The current British policy and media vogue for debating 'capitalism' may well be unprecedented. There have long been rolling public debates about specific institutions and practices, such as banks, markets, debt, financial markets and trade. But to focus on capitalism implies a more political-economic perspective, which is alert to questions of hierachy, ownership, power and institutional evolution. At least it should do. Historically, the question of 'capitalism' has been more often debated by its critics (from Marx onwards), or else by those such as Milton Friedman who have used it to attack socialism. Even then, neoliberals have preferred to refer to 'markets', 'enterprise' and 'entrepreneurship' when providing the gloss to their economic argument.
The new debate is to be welcomed, but it is inevitably throwing up misunderstandings and strange representations. The Financial Times has been running a sophisticated series of op-eds on the crisis of capitalism, which only really hit the intellectual rocks with a piece published yesterday, entitled 'It's a crisis of confidence, not of capitalism' (the stupidity of the article's headline turned out to be well-matched to the identity of its author, the Chancellor of the Exchequer).
The first thing to note, as if it needed saying, is that of course capitalism is in crisis. The denial of this fact seems to go hand in hand with two intellectual errors. Firstly, it misunderstands the meaning of the word 'crisis', which it hears as equivalent to 'end' or 'death'. Nobody has yet plausibly suggested that capitalism is coming to an end. But quite clearly there is a crisis, in the literal sense of a judgement, turning point or critique. Capitalism is in a critical condition, which will determine what sort of future it has. This is what 'crisis' refers to. For evidence that it is in crisis, one need only point to the fact that policies which once alleviated its shortcomings, now appear only to exacerbate them. To his credit, Gordon Brown appears in this piece to grasp the historic importance of the current period that we're living through, and the vast scale of any potentially adequate political response.
Second, the crisis deniers get lost in is/ought distinctions. They seem to believe that announcing a 'crisis of capitalism' means advocating socialism. They then very swiftly fall into making abstract and irrelevant moral-psychological claims about how competition and self-interest are 'still' the only plausible bases for organising the economy. Take this Newsnight debate from last week for example. The inevitability of capitalism, in roughly its current form, is asserted on the back of a philosophical anthropology, which is derived from... well, the think tanks and ideologues whose job it is to defend the freedom of capital. Typically this freedom is also erroneously dressed up as the freedom of markets, with endless mis-readings (and more likely, non-readings) of Adam Smith to buttress it.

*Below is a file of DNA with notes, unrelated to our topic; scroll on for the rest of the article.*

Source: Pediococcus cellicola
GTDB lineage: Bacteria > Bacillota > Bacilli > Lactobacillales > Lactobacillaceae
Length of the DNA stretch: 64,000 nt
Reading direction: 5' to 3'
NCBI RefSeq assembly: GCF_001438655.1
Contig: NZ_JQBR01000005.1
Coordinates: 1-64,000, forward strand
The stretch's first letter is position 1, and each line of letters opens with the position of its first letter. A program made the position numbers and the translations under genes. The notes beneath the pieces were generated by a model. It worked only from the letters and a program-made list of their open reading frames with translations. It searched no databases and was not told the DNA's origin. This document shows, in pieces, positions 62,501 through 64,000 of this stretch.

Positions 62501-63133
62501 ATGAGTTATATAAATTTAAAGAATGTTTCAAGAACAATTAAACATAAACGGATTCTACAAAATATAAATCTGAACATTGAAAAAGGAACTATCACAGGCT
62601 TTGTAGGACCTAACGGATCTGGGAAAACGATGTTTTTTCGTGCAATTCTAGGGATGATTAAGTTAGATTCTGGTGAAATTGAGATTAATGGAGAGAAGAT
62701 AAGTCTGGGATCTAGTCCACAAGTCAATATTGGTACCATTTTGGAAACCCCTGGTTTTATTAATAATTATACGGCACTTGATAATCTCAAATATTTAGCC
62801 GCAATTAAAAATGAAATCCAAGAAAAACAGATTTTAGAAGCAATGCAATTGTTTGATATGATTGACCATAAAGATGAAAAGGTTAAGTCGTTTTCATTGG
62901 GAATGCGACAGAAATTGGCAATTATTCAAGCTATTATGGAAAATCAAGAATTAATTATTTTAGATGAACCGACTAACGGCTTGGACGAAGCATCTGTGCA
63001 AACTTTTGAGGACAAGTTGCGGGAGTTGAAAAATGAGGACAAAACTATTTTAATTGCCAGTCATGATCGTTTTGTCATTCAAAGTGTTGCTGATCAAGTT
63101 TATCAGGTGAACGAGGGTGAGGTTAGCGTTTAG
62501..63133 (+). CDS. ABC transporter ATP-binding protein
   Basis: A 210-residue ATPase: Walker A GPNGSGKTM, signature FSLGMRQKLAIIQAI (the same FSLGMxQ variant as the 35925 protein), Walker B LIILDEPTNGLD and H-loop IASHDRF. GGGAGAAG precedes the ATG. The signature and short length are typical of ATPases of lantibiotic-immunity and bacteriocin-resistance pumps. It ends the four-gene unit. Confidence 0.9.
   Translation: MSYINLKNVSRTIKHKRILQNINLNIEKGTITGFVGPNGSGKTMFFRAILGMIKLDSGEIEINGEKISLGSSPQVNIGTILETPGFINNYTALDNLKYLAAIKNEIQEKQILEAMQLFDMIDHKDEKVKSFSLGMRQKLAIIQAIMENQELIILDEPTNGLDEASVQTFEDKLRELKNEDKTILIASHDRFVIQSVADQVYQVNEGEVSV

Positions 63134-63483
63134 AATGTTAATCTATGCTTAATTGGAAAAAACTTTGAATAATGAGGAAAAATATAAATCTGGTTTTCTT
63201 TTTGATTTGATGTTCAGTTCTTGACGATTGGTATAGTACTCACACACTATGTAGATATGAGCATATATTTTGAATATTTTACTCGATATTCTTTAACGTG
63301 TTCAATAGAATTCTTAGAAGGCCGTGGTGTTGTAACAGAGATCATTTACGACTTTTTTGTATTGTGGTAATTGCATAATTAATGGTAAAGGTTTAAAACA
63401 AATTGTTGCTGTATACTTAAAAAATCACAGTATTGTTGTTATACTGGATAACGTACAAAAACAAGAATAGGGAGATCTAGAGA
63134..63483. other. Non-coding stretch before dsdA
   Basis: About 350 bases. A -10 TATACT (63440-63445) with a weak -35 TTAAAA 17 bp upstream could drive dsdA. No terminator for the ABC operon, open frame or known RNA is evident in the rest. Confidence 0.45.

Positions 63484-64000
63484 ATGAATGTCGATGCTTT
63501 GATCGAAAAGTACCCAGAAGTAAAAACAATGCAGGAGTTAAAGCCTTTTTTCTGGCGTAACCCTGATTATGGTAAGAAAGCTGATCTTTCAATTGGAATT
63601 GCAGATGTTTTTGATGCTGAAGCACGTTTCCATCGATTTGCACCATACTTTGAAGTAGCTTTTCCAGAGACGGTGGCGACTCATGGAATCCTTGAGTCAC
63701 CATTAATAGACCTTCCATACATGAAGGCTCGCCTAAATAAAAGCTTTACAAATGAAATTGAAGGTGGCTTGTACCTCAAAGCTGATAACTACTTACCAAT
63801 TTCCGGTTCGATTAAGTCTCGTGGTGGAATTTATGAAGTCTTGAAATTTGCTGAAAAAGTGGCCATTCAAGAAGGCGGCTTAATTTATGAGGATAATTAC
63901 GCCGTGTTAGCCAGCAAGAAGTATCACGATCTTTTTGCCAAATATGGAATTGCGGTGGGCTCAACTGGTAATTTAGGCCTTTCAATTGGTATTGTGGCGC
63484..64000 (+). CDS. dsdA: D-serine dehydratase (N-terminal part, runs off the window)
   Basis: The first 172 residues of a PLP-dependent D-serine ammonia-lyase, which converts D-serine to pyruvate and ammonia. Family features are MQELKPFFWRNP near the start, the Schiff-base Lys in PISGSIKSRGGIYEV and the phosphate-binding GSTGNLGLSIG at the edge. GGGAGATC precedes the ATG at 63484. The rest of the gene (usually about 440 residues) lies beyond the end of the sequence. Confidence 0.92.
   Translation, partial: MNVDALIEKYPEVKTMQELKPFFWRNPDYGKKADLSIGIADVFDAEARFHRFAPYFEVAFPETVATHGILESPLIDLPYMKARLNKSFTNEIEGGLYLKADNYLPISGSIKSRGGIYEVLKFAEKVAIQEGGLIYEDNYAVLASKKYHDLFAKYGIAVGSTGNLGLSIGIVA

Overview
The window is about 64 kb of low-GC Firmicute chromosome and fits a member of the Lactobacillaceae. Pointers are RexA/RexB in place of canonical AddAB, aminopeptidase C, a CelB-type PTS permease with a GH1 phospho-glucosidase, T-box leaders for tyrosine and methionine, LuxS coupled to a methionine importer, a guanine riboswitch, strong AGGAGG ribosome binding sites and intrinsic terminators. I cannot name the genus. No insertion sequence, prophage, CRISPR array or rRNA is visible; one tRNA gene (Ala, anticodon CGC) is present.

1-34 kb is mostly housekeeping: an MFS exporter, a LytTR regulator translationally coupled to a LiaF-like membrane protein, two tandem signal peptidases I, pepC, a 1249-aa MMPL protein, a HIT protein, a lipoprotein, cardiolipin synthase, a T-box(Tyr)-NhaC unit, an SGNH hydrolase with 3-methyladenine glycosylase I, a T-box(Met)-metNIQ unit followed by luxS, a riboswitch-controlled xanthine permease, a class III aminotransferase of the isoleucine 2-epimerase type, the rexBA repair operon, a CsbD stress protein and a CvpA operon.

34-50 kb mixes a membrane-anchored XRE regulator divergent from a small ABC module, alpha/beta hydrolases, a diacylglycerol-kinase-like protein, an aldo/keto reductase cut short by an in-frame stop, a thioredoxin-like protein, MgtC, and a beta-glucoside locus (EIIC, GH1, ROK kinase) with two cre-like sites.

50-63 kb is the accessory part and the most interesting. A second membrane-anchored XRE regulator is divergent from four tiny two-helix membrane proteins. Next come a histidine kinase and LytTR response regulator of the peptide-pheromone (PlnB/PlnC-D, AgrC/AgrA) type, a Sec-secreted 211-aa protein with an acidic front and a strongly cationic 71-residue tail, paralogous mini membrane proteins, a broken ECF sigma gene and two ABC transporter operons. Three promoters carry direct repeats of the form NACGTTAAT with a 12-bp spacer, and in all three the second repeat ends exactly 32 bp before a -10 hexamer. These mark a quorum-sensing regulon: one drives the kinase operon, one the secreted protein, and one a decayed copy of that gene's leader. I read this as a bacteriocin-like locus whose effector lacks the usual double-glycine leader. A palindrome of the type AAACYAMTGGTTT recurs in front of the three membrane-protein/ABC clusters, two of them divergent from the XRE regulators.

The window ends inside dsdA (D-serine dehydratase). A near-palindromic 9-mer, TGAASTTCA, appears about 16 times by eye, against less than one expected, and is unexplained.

Yet the ideologues are partly responding to the way in which the question of 'capitalism' has been posed by politicians and pundits alike, which is in heavily moralistic terms. Nick Clegg, David Cameron and Ed Miliband are competing to find ways to attack the morally noxious bits of capitalism, and not merely the useless bits, though Miliband's notion of 'predatory capitalism' suggested that the two go hand in hand. I've heard it suggested that politicians' sudden obsession with the 'c' word may be a strategy to avoid talking about immoral 'business', which swiftly invites questions of which businesses in particular, the same questions which floored the entire shadow cabinet after Miliband's conference speech.
It seems that the main reason 'capitalism' has been put on the table as a policy problem is that this distinguishes the problem as a moral one of principles, not a utilitarian one of economics. British politics is suddenly experiencing a classically ordo-liberal moment, in the sense that economic 'right' and 'wrong' no longer map cleanly on to 'efficient' and 'inefficient'. This partly explains why the collapse of economic growth is having so little impact on the Conservative Party's poll-ratings: for the time being, debates have shifted on to liberal questions of form and structure, away from utilitarian questions of output. Other bizarrely non-utilitarian behaviours abound, such as governments and firms seeking to pay off debt at a time of negative real interest rates, producing a 'balance sheet recession'.
To this, some nuance could be added, by recognising that all capitalist crises are also moral crises, but in a very particular sense. From the 18th century onwards, liberalism has functioned on the basis of an illusory split (famously criticised by in Polanyi's Great Transformation) between the amoral realm of the 'economic' and the moral realm of the 'social', also represented as a dichotomy between the sphere of value and the sphere of values. This illusion is propped up by an associated split between economics (the study of rational choice) and sociology (the study of association and rules).